HB 739, sponsored by Rep. Kevin Tanner (R-Dawsonville). This bill, which was drafted in consultation with the Department of Education and numerous school districts, seeks to bring greater transparency to the instructional materials adoption process.  The bill would make the statewide materials adoption process optional and require local districts to institute an instructional material review process that includes an easily accessible public notice and a parental component. 

    Status: This bill has been approved by the House of Representatives and is available for consideration by the Senate Education & Youth Committee. 

    HB 1061, sponsored by Rep. Tom Dickson (R-Cohutta).  This bill seeks to reduce the impact of assessments on teacher evaluations. It also seeks to require that growth in student achievement as measured for teacher evaluation purposes only be used if the student attends at least 90 percent of instructional days for the course in question.  The bill does not seek to change the number of state mandated assessments in any specific subject matter area.

    Status:  This bill was considered by the House Education Committee but did not receive a vote.  It is no longer eligible for consideration this year in its current form. 


    HB 734, sponsored by Rep. Jason Spencer (R-Woodbine).  While this bill it outside of education, we were introduced to it during our Capitol visit.  The bill would facilitate the development of space flight-related business activities within Georgia, with a goal of increasing the number of STEM-related jobs available in the state.

    Status:  This bill was passed by the House Monday and will now move to the Senate for consideration.
  • 17 Feb 2016 7:40 PM | Jeremy Peacock (Administrator)

    Senate Committee Hears Feedback on SB 364

    The Senate Education & Youth Committee met this afternoon to discuss SB 364, sponsored by Senate Education Chairman Lindsey Tippins (R-Marietta). SB 364, Tippins explained, is an attempt to alleviate some of the excessive testing requirements that are placed on students and teachers in Georgia. Tippins noted that despite the relief from a number of federal testing requirements provided by President Obama’s B.E.S.T. Act, there are still issues with the state standardized testing model.  Tippins explained that the current model takes students out of the instructional learning setting and puts unnecessary burdens on the teachers and administrators. He briefly went through the various provisions of the bill, and although the discussion was ‘hearing only,’ a substitute bill will be written to address errors in the current draft. The main purpose of the bill, however, will remain the same. Following Tippins' overview, representatives from GAE, PAGE, TRAGIC, Georgia Association of Educational Leaders, Educators First, various teachers and administrators from around the state, and State School Superintendent Richard Woods spoke in strong support of the bill. The bill is expected to be passed by substitute in a follow up hearing next Monday.

    We strongly encourage you to review the bill for yourself and to provide your input both to Education and Youth Committee members and to your local legislators.  You can find contact information through the links below.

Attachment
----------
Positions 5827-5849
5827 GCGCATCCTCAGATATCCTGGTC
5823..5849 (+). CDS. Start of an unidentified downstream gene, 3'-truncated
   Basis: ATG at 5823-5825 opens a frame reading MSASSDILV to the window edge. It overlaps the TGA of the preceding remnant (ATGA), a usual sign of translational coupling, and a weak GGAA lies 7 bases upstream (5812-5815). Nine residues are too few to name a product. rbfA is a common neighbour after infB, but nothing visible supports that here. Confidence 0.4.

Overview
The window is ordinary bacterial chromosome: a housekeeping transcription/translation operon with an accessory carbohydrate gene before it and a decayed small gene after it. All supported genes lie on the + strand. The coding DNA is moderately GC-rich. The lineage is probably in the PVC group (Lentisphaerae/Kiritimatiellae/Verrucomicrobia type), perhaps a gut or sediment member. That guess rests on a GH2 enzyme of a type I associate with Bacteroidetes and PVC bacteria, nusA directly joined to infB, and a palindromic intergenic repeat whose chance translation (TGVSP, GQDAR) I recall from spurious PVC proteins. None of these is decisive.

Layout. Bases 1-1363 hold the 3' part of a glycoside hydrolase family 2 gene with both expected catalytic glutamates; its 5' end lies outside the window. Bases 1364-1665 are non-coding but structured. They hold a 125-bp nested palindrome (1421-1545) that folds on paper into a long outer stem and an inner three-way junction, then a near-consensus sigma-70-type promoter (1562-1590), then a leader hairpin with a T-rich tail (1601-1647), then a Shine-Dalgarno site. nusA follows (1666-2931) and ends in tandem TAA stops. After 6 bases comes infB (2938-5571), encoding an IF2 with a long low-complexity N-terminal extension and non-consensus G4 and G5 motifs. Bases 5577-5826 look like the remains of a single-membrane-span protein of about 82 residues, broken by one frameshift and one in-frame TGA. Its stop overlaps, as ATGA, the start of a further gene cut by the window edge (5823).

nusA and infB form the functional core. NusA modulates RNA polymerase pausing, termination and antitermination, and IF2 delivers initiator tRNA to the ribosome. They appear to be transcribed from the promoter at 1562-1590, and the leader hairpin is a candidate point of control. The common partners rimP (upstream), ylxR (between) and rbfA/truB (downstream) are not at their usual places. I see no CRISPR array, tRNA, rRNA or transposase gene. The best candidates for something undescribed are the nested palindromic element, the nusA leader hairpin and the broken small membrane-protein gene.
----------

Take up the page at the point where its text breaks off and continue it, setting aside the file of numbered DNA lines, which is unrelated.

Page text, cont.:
Contact Your State Policy Makers

  • 16 Feb 2016 1:33 PM | Jeremy Peacock (Administrator)

    SB 364 - Evaluation & Testing Bill is Headed to a Hearing Wednesday

    Educate Yourself and Speak Up!

    The GSTA legislative team has learned that SB 364 will receive a hearing in the Senate Education and Youth Committee, Chaired by Senator Lindsey Tippins, Wednesday and Friday of this week.  While this bill is being praised by many education groups, it does raise important questions for science teachers. With that in mind, we want to provide you with the following analysis. After reviewing this information, please contact committee members and your local representatives to share your input on the bill.

    SB 364, sponsored by Senate Education Chairman Lindsey Tippins (R-Marietta), seeks to reform the use of standardized tests in the evaluation of students, teachers, and administrators.  A major focus of the bill is to pivot from summative assessments to formative evaluations in math and reading.  Of note, science end of course tests would be administered in grades five and eight, while math and ELA would continue to be assessed annually.  This is a significant change from the current system of annual statewide science assessments in grades 3 through 8. GSTA's adopted position statement (Click here to read the full statement.) on assessment states that science assessments should receive the same emphasis and should have the same role in accountability as other academic disciplines.  By proposing an increased focus on assessing math and literacy at the early grades, combined with reduced testing of science, SB 364 may lead to the unintended consequence of reducing the time that schools dedicate to science instruction in grades K through 5.  Likewise, assessing only 8th-grade physical science at the middle school level could send the message that the Earth and life science taught in 6th and 7th grades are less important.  We have communicated these concerns to Chairman Tippins, and we will continue to monitor the bill, including any changes and eventual implementation. With these concerns in mind, though, we also know that teachers and other stakeholders want to see less testing and less emphasis on test scores. Therefore, we strongly encourage you to review the bill for yourself and to provide your input, whether in support of or opposition to the bill, both to Education and Youth Committee members and to your local legislators.  You can find contact information through the links below.

    Contact Your State Policy Makers